In Darién, we have built a good relationship with a nearby Embera indigenous community, Nuevo Vigia.  The community is located along the Turquesa River and is surrounded by extensive mature secondary forest.  We visit the community with our guests to explore the trails for birds and other wildlife.  In turn, the members of the community have embraced this new approach to tourism by hiring out community members as guides to accompany us and selling their beautifully woven baskets and masks.  By providing this income to the community, they agree to maintain the forest.  We gave Nuevo Vigia a pair of Bushnell Elite binoculars, to be jointly used by the team of guides and for those interested in learning the birds and wildlife around their homes.  We presented the binoculars to the president of the community, Elida Aji, and instructed that she will be in charge of their new optics.

We are proud to involve members of the local communities we work in and promote birding and ecotourism activities in their daily lives.  We have appreciated the kindness and assistance of various local friends of the Canopy Family over the years.

Canopy Camp Darien

NEW: Hot Water Showers at the Canopy Camp!

You spoke, we listened.  Even though Darién is hot year round and many of our guests relish a cold shower mid-day, we have recently installed on-demand individual gas water heaters for the showers at the Canopy Camp.  We understand that at the end of the day, many of our guests enjoy a nice warm shower under the stars!

Recent Guests at Our Lodges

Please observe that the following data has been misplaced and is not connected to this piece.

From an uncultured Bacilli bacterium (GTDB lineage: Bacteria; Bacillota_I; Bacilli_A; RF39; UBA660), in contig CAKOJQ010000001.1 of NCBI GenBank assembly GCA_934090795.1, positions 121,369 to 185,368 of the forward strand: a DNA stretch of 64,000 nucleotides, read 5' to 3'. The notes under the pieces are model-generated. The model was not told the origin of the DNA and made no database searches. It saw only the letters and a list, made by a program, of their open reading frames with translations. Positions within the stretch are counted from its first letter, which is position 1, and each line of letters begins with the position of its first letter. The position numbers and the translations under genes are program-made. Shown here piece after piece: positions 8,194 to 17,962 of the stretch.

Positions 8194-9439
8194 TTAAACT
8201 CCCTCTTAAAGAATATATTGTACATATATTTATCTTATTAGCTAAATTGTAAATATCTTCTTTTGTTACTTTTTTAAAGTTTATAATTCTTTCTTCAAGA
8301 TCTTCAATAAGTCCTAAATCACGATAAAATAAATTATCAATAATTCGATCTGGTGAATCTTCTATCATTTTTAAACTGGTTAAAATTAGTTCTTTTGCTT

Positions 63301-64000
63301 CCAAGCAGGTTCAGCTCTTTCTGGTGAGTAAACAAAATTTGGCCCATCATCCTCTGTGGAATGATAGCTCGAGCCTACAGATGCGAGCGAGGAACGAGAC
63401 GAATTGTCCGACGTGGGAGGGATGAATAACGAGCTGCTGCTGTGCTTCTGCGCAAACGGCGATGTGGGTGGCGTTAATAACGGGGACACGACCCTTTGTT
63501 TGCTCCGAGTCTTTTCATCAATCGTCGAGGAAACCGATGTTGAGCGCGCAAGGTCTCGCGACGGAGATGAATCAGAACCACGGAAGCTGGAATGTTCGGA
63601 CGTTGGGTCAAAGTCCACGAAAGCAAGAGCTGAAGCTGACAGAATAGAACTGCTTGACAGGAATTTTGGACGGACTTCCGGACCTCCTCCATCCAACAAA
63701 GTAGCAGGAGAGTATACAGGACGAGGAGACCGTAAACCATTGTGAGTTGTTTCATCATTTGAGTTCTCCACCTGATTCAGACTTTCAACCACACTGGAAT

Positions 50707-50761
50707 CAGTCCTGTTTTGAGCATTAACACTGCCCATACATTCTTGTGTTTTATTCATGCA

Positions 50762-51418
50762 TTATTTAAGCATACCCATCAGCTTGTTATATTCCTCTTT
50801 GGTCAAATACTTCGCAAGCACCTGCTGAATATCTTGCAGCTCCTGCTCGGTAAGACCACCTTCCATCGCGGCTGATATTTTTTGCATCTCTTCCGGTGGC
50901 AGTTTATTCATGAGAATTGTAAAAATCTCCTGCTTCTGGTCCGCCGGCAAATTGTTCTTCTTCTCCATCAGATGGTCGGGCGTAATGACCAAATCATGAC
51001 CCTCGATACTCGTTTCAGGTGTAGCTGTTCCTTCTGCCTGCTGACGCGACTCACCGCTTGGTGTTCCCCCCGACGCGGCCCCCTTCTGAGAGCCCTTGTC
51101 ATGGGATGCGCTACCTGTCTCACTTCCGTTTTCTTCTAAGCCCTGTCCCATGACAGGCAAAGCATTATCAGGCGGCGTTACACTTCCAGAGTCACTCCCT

Guests at Canopy Lodge

Many happy birders this past month at our lodges!  Top, David Marteney, Mark Shapiro, Lynn Anderson, Canopy Family guide Domi Alveo, Ron and Robin Marteney enjoyed a week of birding at the Canopy Lodge.  Above, a group of friends from Canada, USA and the UK birded all three lodges with Carlos Bethancourt as their outstanding guide!

Creature Feature

Tungara Frog

Tungara Frog
Engystomops pustulosus

A common and well-studied frog in Panama, the Tungara Frog is best known by its unusual call “tun” followed often by “gara”, heard frequently from small forest puddles, pools, ditches and standing water bodies during the rainy season.  It is a medium-sized frog; males and females are 3.3 cm and 3.6 cm in length, respectively.  They are toad-like in appearance; the body, head, limbs, and even the eardrums are covered in warts.  They also have a large poison gland on each side of the neck like the toads (Bufonidae).  The vocal sac of the male is very large compared to the size of the body.  The Tungara Frog is a member of the Leptodactylidae family, the “foam frogs”.  They produce a foam nest to lay their eggs along the edges of temporary and permanent puddles on the forest floor, where the tadpoles will then develop in the rain pools.  Tungara Frogs have a patchy distribution from Mexico through Central America and into northern South America, and are very common in Panama.  Guests often remark on their loud calls after rain at the Canopy Tower. 

Give-away: Tungara Frogs have an unusual predator—the Fringe-lipped Bat (Trachops cirrhosus), which is attracted to the frogs by their loud call!  Read an interesting article about this here.

© Canopy Family